When it all gets too much

This was the week when it very nearly all became too much. When I felt like giving up, even though I knew what a huge mistake it would be to do that. It’s not the answer. The answer is to make the job I have both productive and manageable, and to accept what a challenge that is.

On Tuesday evening, just before I went to bed, my husband took a look at the mole on my back, which had been bothering me for a while. He confirmed what I’d begun to suspect and we decided it needed checking out.

Tuesday had been an utterly awful day. I’d woken at 5.30 and, unable to get back to sleep, dragged myself to the gym before work. I’d then gone in, taken two classes, dealt with an IT upgrade, grabbed 10 minutes for a sandwich while children were knocking at the door arriving early for a lunchtime library club. The club turned out (a) to be for twice as many children as I’d been expecting and (b) minus a work colleague who couldn’t make it because she was covering for sickness elsewhere.

I am still struggling to find my feet with this KS2 group and although they seemed to enjoy themselves, I felt the session was muddled and chaotic. I also realised that all my fond hopes of following the Chatterbox guidelines were undermined by the fact that none of them were reading the books they had borrowed. The session lasted half an hour and I hadn’t managed to get them out of the room, let alone tidy up, when a Y1 class were waiting to come in. I hadn’t cleared up after them when the next class arrived, then two more – over 100 children in two hours. And then a KS1 group after school.

I went home, collapsed and foolishly opened my work email, which I hadn’t had time to look at. One message was a polite but nevertheless ill-timed complaint from a parent at another school that the library hadn’t been staffed when she’d arrived at 16.20 the day before to change her child’s book.

I’m responsible for three schools and I don’t think many people realise that I’ve had no professional training whatsoever. Officially I work 16.5 hours a week, in reality it’s 35 at least, plus planning and prep at home. So technically for at least half the week, I’m one of those increasingly sought-after people, the multi-site volunteer. Much of my stress is self-inflicted. Nobody asks me to do as much as I do, nobody quite realises how much it is. And, knowing I’m surrounded by equally pressurised people, I don’t like to mention it when I feel I’m going under. Yet I know I am.

By 3.00 next morning I was lying awake again, convincing myself that dying of skin cancer would at least save me experiencing the nuclear Armageddon that Trump was about to unleash. And worrying that I couldn’t sleep. By 8.00 I was back in work, meeting with a literacy co-ordinator who was so busy we could only meet in her classroom while she carried on sticking work in exercise books. I think it’s fair to say that neither of us really felt we could admit how much were were secretly dreading World Book Day.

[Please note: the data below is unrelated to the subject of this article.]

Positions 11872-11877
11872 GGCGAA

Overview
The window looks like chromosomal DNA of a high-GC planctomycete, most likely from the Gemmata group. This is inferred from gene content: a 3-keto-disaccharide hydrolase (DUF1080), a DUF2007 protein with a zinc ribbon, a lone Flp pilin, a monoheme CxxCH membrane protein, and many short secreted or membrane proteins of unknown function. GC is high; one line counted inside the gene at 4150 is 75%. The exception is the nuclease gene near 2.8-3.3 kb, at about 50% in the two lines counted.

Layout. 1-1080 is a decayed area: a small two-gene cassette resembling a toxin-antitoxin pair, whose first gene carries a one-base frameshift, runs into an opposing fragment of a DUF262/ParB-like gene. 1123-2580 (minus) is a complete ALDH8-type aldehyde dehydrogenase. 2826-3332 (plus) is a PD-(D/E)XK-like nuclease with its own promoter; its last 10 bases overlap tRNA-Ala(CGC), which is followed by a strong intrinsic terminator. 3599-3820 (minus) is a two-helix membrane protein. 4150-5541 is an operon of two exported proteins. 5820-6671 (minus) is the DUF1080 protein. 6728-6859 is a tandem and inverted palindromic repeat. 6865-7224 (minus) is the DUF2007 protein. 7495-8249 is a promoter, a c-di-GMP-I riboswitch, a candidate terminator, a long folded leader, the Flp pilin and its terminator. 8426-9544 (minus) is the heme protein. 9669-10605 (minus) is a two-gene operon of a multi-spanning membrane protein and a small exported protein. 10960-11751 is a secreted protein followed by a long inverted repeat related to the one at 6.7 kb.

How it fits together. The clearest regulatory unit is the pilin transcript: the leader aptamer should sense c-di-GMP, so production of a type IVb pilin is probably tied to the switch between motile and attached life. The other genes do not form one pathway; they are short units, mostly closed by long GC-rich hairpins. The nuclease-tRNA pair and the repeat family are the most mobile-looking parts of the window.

I eventually made an appointment to have the mole checked out, but in my exhaustion I muddled up the time and when I got to the Medical Centre nobody would see me because I was 10 minutes late. Mea culpa.

Yes, it’s my fault I screwed up. My fault I’m stressed out. But it’s hard to see what alternative I have. I like my job. I’m surrounded by really great, supportive people. I find it incredibly hard to say no, because I know I make a difference. But I’m 57, and I’m beginning to feel that this is a young person’s game.

I subscribe to about 200 Twitter feeds, divided between current affairs (go to a demo, the world is ending, Be VERY AFRAID) and children’s lit/librarianship (Read this amazing book NOW, look at our wonderful reading wall, check out this school library that we made over to look like Hogwarts). I need to go cold turkey on both types for a while, and probably stop listening to the news as well. Then at least I’ll be able to see the funny side when a child says, “Miss, this book’s got a swear word in it,” and it turns out to be a Dick King Smith, and the word he thinks he’s so clever to have spotted is actually Dick.

Meanwhile, my daughter is applying for a PGCE course. Good luck to her. She’ll need it.

 

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One thought on “When it all gets too much

  1. I am so sorry that you had to go through all of that this week. The doctor’s office could have seen you, even if you were 10 minutes late. That is terrible. I hope you can have your mole check real soon. I have had skin cancer before. They caught it at the early stages so I did not need any chemo or radiation. I know the news is not good new anymore.

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